Sunday, December 31, 2006


Nutch and hadoop native compression revisited

After running experimental crawls using hadoop native compression I decided to report back some more data for you to consume.

I have been crawling several cycles before and after enabling compression. What I am comparing here is segments sizes generated and fetched with same settings (-topN 1000000), so strictly speaking, this not a test which will tell you how compression affects individual segments, bu just a log of segment sizes before and after enabling compression. Segments 0-6 are from time before enabling compression and segments 7 - are processed with compression enabled.

Total space consumption

As seen from graph the total savings from compression in segment data is roughly 50%.

Nutch segment data consists of several different independent parts. Below you can find graph for each individual piece and see the effect of enabling compression.

Subfolder: content
Object: Content
Purpose: Store fetched raw content, headers and some additional metadata.

As you can see there was no significant (if any) gain from compression to the biggest space comsumer, the content. This is because it is already compressed. Actually this means that during processing it will be compressed twice, once by the object it self and the second time by hadoop. The object level compression should really be removed from Content. Instead one should rely on hadoop for doing the compression.

Subfolder: crawl_fetch
Purpose: CrawlDatum object used when fetching.
Object: CrawlDatum

Subfolder: crawl_generte
Object: CrawlDatum
Purpose: CrawlDatum object as selected by Generator.

Subfolder: crawl_parse
Object: CrawlDatum
Purpose: CrawlDatum data extracted while parsing content (hash, outlinks)

Subfolder: parse_data
Object: ParseData
Purpose: Data extracted from a page's content.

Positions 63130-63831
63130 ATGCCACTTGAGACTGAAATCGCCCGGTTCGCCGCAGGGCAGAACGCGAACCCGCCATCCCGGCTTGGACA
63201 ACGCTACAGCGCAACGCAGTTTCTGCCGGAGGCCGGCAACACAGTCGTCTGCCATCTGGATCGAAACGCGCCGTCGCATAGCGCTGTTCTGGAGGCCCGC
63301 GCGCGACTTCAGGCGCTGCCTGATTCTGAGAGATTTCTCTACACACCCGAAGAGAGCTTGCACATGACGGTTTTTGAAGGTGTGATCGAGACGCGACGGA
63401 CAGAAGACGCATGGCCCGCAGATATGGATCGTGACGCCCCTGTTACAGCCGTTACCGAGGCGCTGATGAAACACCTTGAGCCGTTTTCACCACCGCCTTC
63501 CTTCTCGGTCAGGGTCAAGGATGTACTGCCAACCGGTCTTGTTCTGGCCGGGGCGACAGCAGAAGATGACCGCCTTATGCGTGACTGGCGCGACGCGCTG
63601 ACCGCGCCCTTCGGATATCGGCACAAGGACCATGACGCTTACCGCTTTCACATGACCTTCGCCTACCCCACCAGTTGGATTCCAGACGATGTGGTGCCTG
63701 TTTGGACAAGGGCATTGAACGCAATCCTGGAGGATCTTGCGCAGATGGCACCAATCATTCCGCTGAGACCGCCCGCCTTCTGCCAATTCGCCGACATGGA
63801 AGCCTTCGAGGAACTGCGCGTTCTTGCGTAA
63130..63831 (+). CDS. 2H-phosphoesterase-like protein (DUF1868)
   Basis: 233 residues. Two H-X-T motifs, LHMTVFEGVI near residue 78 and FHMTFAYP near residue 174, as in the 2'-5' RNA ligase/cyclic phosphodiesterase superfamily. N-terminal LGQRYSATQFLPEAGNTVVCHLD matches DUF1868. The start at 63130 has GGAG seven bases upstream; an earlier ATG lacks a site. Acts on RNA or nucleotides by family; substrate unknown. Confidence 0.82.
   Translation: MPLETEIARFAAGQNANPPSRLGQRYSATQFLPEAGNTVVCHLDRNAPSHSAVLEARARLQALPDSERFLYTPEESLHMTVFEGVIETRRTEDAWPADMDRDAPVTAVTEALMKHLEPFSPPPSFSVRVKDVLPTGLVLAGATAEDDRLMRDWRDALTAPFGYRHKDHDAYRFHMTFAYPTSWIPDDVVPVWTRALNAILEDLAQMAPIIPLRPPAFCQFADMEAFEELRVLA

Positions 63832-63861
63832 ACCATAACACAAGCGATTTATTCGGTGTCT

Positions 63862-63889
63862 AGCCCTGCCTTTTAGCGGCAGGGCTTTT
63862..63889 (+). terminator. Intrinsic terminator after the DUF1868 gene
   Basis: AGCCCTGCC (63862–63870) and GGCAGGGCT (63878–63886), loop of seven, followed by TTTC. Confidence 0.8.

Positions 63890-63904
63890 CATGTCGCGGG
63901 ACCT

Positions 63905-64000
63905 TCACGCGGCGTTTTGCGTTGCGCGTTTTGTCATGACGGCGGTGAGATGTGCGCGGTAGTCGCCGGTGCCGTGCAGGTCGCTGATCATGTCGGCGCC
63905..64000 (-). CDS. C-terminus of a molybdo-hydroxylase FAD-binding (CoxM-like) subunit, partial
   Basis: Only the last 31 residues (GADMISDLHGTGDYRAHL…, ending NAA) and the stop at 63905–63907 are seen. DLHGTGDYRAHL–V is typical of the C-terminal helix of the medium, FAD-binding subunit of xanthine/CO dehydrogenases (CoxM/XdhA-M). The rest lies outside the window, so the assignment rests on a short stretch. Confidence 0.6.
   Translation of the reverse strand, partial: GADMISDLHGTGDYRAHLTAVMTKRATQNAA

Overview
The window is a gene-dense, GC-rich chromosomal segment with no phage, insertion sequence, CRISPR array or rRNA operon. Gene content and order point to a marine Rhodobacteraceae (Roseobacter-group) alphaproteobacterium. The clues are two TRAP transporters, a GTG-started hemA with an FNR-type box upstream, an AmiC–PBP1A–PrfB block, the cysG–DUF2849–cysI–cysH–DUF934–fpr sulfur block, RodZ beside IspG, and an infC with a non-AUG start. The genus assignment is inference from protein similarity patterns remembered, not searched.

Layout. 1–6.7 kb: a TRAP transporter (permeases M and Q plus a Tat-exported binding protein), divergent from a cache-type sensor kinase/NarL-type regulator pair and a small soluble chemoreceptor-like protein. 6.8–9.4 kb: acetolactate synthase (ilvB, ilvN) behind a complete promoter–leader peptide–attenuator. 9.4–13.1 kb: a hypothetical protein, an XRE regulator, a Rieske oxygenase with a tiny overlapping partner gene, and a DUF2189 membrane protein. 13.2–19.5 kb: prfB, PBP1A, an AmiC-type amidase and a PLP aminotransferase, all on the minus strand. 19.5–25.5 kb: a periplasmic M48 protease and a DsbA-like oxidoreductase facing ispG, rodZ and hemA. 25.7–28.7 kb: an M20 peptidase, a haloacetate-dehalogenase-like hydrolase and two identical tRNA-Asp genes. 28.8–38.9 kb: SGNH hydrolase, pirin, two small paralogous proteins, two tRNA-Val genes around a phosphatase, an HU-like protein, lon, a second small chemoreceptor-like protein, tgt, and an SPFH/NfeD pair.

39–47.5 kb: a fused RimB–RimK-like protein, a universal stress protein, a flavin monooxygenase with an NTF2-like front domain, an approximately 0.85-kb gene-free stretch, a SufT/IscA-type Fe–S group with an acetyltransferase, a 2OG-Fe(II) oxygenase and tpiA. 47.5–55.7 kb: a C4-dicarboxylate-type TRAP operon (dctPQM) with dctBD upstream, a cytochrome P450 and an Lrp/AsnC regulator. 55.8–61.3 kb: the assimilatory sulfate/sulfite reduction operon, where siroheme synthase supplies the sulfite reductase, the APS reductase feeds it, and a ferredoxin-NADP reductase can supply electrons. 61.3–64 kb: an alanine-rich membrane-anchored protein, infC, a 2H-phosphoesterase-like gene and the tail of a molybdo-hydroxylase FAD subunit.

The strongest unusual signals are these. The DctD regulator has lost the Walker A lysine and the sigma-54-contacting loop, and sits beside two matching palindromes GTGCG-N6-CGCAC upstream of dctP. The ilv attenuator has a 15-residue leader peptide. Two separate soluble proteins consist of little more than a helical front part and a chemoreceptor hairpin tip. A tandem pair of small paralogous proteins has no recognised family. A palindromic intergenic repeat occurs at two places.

Subfolder: parse_text
Object: ParseText
Purpose: he text conversion of page's content, stored using gzip compression.

The gains are not big here because of double compression. Again the compression should be removed from the object and let hadoop do it's job.

By removing the double compression from the two mentioned objects the performance of fetcher should once again increase. I will dig into this sometime in future (unless someone else gets to it first:)

Oh, and happy new year to all!

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Saturday, December 16, 2006


Record your data

Hadoop supports serializing/deserializing stream of objects that implement
the interface Writable. Writable interface has two methods, one for serializing
and one for deserializing data.

void write(DataOutput out) throws IOException;

void readFields(DataInput in) throws IOException;

Hadoop contains ready made Writable implementations for primitive data types like
IntWritable for persisting integer type of data, BytesWritable for persisting
arrays of bytes, Text for persisting string type of data and so on. By combining
these primitive types it is possible to write more complex persistable objects to
satisfy your needs.

There are several examples of more complex writable implementations in nutch
for you to look at like CrawlDatum that holds crawl state of a resource,
Content for storing the content of a fetched resource. Many of these objects
are there for just persisting data and don't do much more than record object
state to DataOutput or restore object state from DataInput.

Implementing and maintaining these sometimes complex objects by hand is both
error prone and time consuming task. There might even be cases when you need to
implement io with c++ for example in parallel to your java software - your problem just
got 100% bigger. This is where the Hadoop record package comes handy.

Hadoop record api contains tools to generate code for your custom Writables based
on your DDL so you can focus on more interesting tasks and let the machine do things where
it is better. The used DDL syntax is easy and readable and yet it can be used to
generate complex nestable data types with arrays and maps if so needed.


Imagine you were writing code for a simple media search and needed to
implement the Writables to persist your data. The DDL in that case could look
something like:

module {

class InLink {